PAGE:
When interacting with a child with Selective Mutism, DO:
  • Allow for warm-up time.
  • Monitor the child’s body language.
  • Talk “around” the child at first with focus on parents or siblings.
  • Get down on the child’s level and focus on a prop.
  • Ask choice and direct questions to the child with focus on the prop.
  • Allow for hesitation.
  • Re-ask questions if needed.
  • Accept nonverbal communication (e.g., pointing, nodding, gesturing) without an expectation for speech.
  • Accept the child’s level of communication as the first step to securing comfort.
  • Understand that strategies can be used to help the child progress into speech, and that developing the child’s comfort, engagement, and nonverbal communication is a vital step in the process.
  • Consider involvement in a treatment program, such as CommuniCamp™ Intensive Group Treatment & Parent Training Program and Individual Intensive Treatment which employ the evidenced-based Social Communication Anxiety Treatment® (S-CAT®) approach, developed by Dr. Elisa Shipon-Blum.
When interacting with a child with Selective Mutism, DO NOT:
  • Try to be “the one who gets this child to speak.” These efforts did not work in the past, are not working now, and will never work in the future!
  • Disregard warm-up time.
  • Approach the child without preparation.
  • Look directly at the child without focusing on a prop.
  • Ask open-ended questions, which require the child to think in order to formulate an answer.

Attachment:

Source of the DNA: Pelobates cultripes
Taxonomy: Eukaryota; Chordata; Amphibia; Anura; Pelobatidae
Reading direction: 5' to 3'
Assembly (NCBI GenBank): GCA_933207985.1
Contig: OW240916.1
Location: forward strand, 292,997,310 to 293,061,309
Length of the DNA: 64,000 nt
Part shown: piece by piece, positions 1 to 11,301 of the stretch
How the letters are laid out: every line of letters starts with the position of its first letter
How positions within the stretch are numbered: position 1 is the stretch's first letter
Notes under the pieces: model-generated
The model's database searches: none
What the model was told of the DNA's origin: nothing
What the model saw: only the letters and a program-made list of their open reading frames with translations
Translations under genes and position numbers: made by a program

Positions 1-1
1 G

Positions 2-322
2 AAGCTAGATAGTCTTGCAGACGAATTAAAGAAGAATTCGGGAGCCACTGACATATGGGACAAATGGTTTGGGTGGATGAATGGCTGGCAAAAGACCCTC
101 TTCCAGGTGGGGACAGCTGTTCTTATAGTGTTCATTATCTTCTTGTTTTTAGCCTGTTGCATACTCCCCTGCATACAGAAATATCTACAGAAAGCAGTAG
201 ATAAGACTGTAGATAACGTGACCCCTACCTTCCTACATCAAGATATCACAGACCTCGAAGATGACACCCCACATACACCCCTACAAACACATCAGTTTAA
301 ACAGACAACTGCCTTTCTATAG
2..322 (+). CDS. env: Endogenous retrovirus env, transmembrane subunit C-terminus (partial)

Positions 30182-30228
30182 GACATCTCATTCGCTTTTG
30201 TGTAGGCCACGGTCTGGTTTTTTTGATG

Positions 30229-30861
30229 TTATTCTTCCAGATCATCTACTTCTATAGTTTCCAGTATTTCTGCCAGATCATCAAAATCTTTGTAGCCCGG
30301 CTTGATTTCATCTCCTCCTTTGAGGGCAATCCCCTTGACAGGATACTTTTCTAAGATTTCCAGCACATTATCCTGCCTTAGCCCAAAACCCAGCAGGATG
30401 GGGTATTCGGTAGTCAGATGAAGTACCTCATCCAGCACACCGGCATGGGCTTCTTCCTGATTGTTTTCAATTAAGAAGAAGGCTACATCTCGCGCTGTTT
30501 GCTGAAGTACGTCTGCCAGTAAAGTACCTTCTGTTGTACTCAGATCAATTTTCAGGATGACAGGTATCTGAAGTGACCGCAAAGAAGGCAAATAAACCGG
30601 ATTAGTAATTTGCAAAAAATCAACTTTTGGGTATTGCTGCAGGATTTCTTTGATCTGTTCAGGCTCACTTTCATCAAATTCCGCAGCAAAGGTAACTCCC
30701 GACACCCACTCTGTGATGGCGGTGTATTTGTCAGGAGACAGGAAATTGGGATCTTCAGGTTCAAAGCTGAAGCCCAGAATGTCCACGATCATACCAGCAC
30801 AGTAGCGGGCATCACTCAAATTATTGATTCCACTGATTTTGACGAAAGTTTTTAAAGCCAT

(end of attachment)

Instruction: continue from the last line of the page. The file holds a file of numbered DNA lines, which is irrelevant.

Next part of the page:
• Ask, bribe, or beg the child to talk to you.
  • Appear upset if the child does not respond to you.
Suggested Games and Activities to Complete with Relatives & Friends!
  • Show off school work, drawings, photo albums, etc. where the relative can ask direct/choice questions regarding the ‘prop’ shown
  • Games: board games, card games (Go Fish, War), complete back/forth interview games
  • Jokes & Riddles
  • Treasure Hunts/Eye Spy
  • Puppets
  • Art Projects
  • Helping around the house, cooking/baking

During these games and activities, relatives, friends, or school staff should ask the child questions. It is how these questions are asked that will make the difference. For example, if the individual is typically mute with someone, but becoming nonverbal, using a parent, sibling, or someone else he or she is verbal with as a Verbal Intermediary® is suggested. As the individual responds by telling his or her Verbal Intermediary®, the relative should repeat what was said. The repetition of what the individual said, if done in a very subtle way, helps him or her know that they were heard and it was not a “big deal.” Therefore, when repeating, eye contact should be minimized and a very nonchalant, no-big-deal attitude should be adopted.

To effectively overcome Selective Mutism and all anxieties, an individual needs to be involved in a treatment program, such as those rooted in evidenced-based Social Communication Anxiety Treatment® (S-CAT®), like Individualized Intensives and CommuniCamp™ Intensive Group Treatment & Parent Training Program. Developed by Dr. Elisa Shipon-Blum, this holistic or “whole-person” treatment approach is designed to reduce anxiety, build self-esteem, increase social comfort and communication in all settings.
As a physician, Dr. Elisa Shipon-Blum (“Dr. E”) views SM as a social communication anxiety where mutism is merely a symptom. The key to an effective treatment plan is understanding factors that contribute to the development and maintenance of SM as well as understanding a child’s baseline stage of social communication on the Social Communication Bridge®. Then, working as a team, the treatment professional, parents, and school staff members help the child build coping skills to combat anxious feelings and to progress across the Social Communication Bridge®.